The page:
E-book Conversion, Removal, and Device Syncing
A hugely powerful feature of Calibre is the ability to convert in-between several formats of e-books. This is especially useful if your e-reader will only accept certain formats (such as the Kindle). The 'convert books' button will allow you to convert to a variety of formats including EPUB, LIT, MOBI, PDF, and TXT to name a few. I don't change any of the default options when I convert books (usually to MOBI for my Kindle) so I can't give you any insight as to how they work. (If you are a Calibre user and have any expert opinions on custom book conversion, please sound off in the comments. I would love to learn more!) This feature will also allow you to 'bulk convert' so you can convert all your books in one go if you want.
The next feature I want to talk about is the 'remove books' feature. I know it sounds pretty self explanatory but there are two useful options to 'remove files of a specific format from selected books' or 'remove all formats from selected books, except..'. These options are wonderful if for some reason you have an e-book in multiple formats but are only interested in one. This can help save space on your hard drive by getting rid of all the unnecessary formats leaving you with only the one you want.
The last big feature I want to discuss is device syncing. When you plug your Kindle (or other supported e-reader) into your computer, Calibre automatically detects it. You then have the option to view the books on your device, add books from your device to your library (or reverse sync), or add books from your library to your device. Conveniently, Calibre adds a column to the library view that will show you whether or not the books is on the device so you can quickly see books that you need to sync. My major complaint about the Kindle was that Amazon doesn't offer a software to easily sync books with your device and Calibre effectively solved that problem for me.
Calibre has many other features such as 'Get books' and 'Fetch news'. Get books will let you search for a book (by title, author etc) from all the sources Calibre knows of. This included the Amazon store, Barnes and Nobel, Google books, and Project Gutenberg to name just a few. It will show you the availability of the book in the various stores, plus the price and DRM status. To buy the book, you simply double click on your choice and you are taken directly to the website where the book is offered. Currently you are unable to purchase the book through Calibre, but this feature makes price shopping much easier. With the Fetch news option, you can have Calibre automatically obtain news from whatever source you choose (I haven't tried this feature yet). Calibre also functions as an e-reader and gives you the option to choose a random book if you're feeling adventurous.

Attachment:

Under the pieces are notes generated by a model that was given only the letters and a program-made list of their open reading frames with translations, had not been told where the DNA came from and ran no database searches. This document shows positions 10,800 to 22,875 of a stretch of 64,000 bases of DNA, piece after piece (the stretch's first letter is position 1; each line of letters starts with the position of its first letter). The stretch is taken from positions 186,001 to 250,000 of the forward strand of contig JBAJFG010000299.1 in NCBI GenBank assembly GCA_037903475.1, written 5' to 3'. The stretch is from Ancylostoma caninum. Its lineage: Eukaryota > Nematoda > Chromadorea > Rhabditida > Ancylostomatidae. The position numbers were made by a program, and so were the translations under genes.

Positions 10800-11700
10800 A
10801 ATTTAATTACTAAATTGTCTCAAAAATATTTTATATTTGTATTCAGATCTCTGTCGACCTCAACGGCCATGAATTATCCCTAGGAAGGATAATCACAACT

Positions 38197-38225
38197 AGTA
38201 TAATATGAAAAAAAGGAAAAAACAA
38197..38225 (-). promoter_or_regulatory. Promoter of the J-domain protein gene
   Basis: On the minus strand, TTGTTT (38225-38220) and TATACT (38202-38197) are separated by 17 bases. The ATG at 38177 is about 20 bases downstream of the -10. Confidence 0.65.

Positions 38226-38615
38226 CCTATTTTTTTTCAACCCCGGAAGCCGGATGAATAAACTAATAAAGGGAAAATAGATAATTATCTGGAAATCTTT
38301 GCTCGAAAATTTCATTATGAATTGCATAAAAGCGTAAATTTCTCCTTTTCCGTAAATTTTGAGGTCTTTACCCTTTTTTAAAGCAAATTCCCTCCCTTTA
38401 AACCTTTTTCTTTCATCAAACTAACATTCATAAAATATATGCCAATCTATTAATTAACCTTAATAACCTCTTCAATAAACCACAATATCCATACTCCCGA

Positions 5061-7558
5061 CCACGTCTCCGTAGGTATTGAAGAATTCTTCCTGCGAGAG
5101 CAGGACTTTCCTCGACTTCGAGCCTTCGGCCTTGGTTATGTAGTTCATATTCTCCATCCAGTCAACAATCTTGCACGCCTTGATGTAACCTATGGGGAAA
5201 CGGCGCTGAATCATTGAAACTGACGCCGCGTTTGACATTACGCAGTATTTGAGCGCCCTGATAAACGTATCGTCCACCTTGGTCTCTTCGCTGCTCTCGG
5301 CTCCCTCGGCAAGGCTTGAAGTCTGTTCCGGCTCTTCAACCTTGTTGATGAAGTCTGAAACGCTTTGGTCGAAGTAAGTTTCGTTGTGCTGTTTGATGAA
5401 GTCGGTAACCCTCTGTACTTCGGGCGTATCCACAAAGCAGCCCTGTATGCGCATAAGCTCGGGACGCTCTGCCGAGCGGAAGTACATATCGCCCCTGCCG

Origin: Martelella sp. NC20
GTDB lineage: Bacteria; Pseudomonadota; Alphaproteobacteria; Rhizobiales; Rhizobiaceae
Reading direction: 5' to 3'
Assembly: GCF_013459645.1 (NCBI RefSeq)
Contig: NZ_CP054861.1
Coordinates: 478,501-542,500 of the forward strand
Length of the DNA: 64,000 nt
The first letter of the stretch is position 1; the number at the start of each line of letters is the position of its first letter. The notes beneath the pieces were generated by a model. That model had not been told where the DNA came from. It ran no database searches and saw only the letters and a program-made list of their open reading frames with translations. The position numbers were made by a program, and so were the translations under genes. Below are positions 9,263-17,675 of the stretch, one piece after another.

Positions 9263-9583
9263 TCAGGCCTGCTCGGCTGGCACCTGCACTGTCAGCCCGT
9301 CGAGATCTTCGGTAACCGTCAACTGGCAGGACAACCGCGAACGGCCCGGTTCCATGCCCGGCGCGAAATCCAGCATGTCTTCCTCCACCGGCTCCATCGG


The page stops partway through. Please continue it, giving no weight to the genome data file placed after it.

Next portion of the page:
I think Calibre is an excellent program for e-book management. It effectively solved every complaint I had about my Kindle and gave me features I didn't even know I needed. Since it's free, there really is no reason not to give it a try. As always, sound off in the comments if you have tried this program and loved it as much as I have, or if you have any questions for me or tidbits of wisdom to share.
More by this Author
The Bag of Crap! For those of you who are already familiar with Woot, feel free to skip ahead to the juicy bits. For everyone else, Woot.com is a deal-a-day website primarily featuring refurbished goods, but often new...
E-Rewards is a 'by invitation only' survey site that offers E-rewards dollars in exchange for participation in a variety of surveys. To join, you must get an email invitation from one of their sponsors which you can...